Northeast, Washington D.C.
Ivy City forms a triangle in the center of the Northeast quadrant, bordered by New York Avenue to the northwest, West Virginia Avenue to the east, and Mt Olivet Road to the south. It got its name from Thomas Seaton Donoho, a Civil War-era poet and author who was fascinated with ivy. He called his house Ivy Hall and part of his land “Ivy City,” which became the neighborhood’s official name in 1873. Later the area was known for housing a horse-racing track, Ivy City Fairgrounds, until warehouses moved into the area and it became largely industrial. The neighborhood boasts its proximity to significant landmarks on each side, Gallaudet University, Mount Olivet Cemetery and Amtrak’s Ivy City yard. The original owners of the majority of the land surrounding present day Ivy City were the Fenwick family, descendants of Thomas Notley, the 8th Proprietary governor of the Province of Maryland from 1676 through 1679.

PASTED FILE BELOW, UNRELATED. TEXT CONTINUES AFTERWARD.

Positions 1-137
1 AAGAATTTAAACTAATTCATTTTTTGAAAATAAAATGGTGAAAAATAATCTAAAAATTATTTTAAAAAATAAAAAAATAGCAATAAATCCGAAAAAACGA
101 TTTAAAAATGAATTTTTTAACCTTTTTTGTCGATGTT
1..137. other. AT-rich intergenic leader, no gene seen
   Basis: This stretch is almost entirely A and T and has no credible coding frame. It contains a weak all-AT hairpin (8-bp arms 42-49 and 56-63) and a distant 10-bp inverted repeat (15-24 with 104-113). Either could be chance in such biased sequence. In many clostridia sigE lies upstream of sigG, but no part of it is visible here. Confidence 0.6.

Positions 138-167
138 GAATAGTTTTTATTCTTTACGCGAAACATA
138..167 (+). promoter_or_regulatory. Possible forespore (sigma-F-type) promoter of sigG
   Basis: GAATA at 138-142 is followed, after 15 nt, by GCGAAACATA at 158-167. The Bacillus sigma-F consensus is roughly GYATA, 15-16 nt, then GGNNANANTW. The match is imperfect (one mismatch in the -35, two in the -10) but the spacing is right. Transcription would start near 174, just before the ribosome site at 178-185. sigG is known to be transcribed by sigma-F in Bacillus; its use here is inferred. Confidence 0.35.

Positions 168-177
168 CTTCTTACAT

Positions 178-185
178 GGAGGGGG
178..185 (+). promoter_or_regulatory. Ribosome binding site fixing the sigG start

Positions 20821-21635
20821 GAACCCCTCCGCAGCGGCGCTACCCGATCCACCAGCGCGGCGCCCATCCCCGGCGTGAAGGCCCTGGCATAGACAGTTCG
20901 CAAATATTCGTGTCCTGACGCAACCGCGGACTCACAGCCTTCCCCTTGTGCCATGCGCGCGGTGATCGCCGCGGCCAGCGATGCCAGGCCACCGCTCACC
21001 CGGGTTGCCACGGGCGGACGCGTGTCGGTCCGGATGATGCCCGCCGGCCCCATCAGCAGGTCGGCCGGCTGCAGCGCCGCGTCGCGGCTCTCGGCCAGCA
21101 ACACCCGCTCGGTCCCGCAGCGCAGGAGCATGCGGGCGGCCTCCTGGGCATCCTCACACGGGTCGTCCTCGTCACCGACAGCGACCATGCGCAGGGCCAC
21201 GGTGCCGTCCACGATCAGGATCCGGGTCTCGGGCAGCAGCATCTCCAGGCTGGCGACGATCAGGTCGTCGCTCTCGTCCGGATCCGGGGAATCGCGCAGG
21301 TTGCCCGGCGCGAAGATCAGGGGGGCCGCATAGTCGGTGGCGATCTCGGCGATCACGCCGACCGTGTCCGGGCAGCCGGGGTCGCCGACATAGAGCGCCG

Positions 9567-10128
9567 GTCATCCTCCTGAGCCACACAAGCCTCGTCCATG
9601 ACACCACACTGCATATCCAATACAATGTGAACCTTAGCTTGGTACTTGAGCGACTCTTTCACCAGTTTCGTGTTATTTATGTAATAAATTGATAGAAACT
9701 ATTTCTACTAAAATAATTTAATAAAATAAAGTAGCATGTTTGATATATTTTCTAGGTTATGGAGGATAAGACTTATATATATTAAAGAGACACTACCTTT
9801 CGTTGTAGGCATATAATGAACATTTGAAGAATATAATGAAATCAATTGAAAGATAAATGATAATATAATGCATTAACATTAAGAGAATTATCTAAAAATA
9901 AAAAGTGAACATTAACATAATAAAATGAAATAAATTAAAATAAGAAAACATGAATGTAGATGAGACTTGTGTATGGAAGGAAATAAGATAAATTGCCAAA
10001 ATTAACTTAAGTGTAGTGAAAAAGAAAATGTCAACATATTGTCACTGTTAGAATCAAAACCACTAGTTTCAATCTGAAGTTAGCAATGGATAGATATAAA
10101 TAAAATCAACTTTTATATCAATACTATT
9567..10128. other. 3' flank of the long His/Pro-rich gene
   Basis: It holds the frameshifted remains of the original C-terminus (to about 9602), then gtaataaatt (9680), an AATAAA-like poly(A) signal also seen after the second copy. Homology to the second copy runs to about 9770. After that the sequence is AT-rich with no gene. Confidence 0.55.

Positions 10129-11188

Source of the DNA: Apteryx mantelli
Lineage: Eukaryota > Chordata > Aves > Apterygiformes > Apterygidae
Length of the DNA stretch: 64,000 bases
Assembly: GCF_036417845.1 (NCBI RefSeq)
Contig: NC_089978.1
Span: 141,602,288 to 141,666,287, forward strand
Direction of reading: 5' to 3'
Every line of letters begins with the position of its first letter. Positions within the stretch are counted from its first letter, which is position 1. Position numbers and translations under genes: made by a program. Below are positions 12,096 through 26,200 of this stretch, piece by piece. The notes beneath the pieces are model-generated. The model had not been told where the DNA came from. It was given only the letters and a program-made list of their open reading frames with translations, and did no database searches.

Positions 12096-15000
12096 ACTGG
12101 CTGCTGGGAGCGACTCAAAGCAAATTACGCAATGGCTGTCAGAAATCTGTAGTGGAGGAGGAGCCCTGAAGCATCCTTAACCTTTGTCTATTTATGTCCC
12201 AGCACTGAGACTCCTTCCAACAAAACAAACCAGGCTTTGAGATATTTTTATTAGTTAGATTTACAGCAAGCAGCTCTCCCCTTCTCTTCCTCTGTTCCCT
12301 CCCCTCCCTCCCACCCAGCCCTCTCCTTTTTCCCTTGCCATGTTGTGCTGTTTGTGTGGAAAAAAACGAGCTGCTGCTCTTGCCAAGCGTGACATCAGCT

Today Ivy City is an up and coming neighborhood that has gone through significant improvements over the last three years after many buildings were bought by a local developer, Douglas Development. At the heart of the changes is Hecht Warehouse, built in 1937 in an art deco architectural style, added to the National Register of Historic Places in 1994. The outside has been touched very little, while the inside was overhauled and turned into 335 luxury apartments, some retaining unique original architectural elements, and including three courtyards as common areas for the residents. Surrounding Hecht Warehouse are a Mom’s Organic, a CrossFit gym, Ivy City Smokehouse and other restaurants and retail outlets. In 2017 Douglas Development purchased another, 15-acre, parcel of land nearby, which is becoming the home of NewCityDC. There, current residents can expect to see apartments, townhomes, 550,000 square feet of retail, hotel rooms and parking, as well as a grocery store and a movie theater. This further development is helping Ivy City become a neighborhood everyone is talking about.